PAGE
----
To train a model, you can provide the training data using a dataset. To create a dataset from the CLI, you must provide a dataset definition file. The dataset.json file provided in the repo creates a new dataset using the MNIST data. The dataset it creates is named mnist-dataset.

To register the dataset using the dataset.json file, use the following command:

az ml dataset register -f dataset.json --skip-validation

The output of this command is similar to the following JSON:

{
  "definition": [
    "GetFiles"
  ],
  "registration": {
    "description": "mnist dataset",
    "id": "a13a4034-02d1-40bd-8107-b5d591a464b7",
    "name": "mnist-dataset",
    "tags": {
      "sample-tag": "mnist"
    },
    "version": 1,
    "workspace": "Workspace.create(name='myworkspace', subscription_id='mysubscriptionid', resource_group='myresourcegroup')"
  },
  "source": [
    "http://yann.lecun.com/exdb/mnist/train-images-idx3-ubyte.gz",
    "http://yann.lecun.com/exdb/mnist/train-labels-idx1-ubyte.gz",
    "http://yann.lecun.com/exdb/mnist/t10k-images-idx3-ubyte.gz",
    "http://yann.lecun.com/exdb/mnist/t10k-labels-idx1-ubyte.gz"
  ]
}

Important

Copy the value of the id entry, as it is used in the next section.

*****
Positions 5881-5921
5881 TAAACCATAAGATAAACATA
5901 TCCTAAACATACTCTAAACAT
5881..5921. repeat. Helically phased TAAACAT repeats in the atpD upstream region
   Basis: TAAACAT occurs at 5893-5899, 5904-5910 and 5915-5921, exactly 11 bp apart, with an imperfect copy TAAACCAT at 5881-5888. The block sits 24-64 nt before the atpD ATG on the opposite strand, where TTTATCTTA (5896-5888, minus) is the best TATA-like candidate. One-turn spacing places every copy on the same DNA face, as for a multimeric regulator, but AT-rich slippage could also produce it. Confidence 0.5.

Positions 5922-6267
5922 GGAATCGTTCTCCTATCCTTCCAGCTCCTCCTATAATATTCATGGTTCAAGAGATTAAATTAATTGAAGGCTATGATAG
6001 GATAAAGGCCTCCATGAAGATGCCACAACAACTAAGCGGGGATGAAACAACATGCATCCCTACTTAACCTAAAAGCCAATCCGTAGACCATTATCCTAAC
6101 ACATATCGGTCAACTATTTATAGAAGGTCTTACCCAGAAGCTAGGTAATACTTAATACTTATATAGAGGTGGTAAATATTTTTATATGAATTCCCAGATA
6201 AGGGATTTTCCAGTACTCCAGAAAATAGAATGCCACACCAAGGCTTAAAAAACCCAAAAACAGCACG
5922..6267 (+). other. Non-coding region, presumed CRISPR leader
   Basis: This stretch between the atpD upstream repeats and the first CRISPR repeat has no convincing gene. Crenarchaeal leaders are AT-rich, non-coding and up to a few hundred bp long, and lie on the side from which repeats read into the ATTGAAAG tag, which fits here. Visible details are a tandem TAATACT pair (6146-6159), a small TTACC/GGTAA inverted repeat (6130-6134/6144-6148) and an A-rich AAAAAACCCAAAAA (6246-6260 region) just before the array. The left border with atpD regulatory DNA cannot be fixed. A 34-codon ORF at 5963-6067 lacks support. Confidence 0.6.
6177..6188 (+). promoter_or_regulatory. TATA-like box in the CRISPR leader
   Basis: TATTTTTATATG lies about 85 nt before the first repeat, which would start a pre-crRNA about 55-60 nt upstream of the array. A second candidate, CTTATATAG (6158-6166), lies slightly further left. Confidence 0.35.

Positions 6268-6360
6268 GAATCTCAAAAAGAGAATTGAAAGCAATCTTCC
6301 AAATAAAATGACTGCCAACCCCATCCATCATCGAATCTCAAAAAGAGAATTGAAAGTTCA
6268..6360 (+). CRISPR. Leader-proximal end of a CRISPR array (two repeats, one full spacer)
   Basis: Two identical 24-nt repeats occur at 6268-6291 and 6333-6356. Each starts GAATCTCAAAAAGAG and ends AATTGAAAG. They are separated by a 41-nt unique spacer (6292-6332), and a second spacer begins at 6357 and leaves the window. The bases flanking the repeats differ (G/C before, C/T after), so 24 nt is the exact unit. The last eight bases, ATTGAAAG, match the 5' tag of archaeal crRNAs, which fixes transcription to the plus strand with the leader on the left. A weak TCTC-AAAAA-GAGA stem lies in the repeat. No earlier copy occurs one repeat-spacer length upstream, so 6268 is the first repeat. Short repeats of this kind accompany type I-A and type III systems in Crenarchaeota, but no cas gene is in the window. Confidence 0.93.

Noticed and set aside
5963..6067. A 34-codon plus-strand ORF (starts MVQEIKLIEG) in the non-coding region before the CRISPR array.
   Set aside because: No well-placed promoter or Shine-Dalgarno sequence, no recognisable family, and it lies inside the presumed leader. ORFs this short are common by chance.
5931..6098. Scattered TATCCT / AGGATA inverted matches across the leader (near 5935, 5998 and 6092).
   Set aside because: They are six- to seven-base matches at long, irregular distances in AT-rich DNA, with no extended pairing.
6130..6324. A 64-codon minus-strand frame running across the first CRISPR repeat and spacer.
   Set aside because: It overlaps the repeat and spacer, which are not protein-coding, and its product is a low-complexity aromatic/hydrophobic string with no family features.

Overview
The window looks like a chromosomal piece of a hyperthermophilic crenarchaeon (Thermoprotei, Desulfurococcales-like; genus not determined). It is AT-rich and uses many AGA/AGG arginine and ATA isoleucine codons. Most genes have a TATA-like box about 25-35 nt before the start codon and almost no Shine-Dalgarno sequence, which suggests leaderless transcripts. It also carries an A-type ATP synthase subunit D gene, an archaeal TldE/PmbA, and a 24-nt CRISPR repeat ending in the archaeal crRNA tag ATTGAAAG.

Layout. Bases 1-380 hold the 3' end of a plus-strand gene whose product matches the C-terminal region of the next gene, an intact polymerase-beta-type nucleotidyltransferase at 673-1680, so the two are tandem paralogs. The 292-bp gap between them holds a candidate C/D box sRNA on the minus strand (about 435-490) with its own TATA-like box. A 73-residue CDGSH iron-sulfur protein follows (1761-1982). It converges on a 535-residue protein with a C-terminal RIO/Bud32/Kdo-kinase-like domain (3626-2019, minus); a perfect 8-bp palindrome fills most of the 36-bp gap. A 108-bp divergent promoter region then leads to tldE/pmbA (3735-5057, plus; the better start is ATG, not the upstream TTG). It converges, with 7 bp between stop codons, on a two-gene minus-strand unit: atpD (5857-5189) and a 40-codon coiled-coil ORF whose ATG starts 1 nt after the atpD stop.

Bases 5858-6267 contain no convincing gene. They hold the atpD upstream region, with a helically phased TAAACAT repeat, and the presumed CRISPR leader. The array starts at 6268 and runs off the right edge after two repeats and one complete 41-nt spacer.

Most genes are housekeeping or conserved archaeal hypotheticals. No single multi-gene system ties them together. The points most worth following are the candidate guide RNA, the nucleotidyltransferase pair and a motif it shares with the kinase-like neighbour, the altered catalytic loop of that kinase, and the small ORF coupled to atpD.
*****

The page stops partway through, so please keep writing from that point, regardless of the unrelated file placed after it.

To see a more comprehensive template for a dataset, use the following command:

az ml dataset register --show-template

Reference the dataset

To make the dataset available in the training environment, you must reference it from the runconfig file. The .azureml/mnist.runconfig file contains the following YAML entries:

# The arguments to the script file.
arguments:
- --data-folder
- DatasetConsumptionConfig:mnist

.....

# The configuration details for data.
data:
  mnist:
# Data Location
    dataLocation:
# the Dataset used for this run.
      dataset:
# Id of the dataset.
        id: a13a4034-02d1-40bd-8107-b5d591a464b7
# the DataPath used for this run.
      datapath:
# Whether to create new folder.
    createOutputDirectories: false
# The mode to handle
    mechanism: mount
# Point where the data is download or mount or upload.
    environmentVariableName: mnist
# relative path where the data is download or mount or upload.
    pathOnCompute:
# Whether to overwrite the data if existing.
    overwrite: false

Change the value of the id entry to match the value returned when you registered the dataset. This value is used to load the data into the compute target during training.

This YAML results in the following actions during training:

  • Mounts the dataset (based on the ID of the dataset) in the training environment, and stores the path to the mount point in the mnist environment variable.
  • Passes the location of the data (mount point) inside the training environment to the script using the --data-folder argument.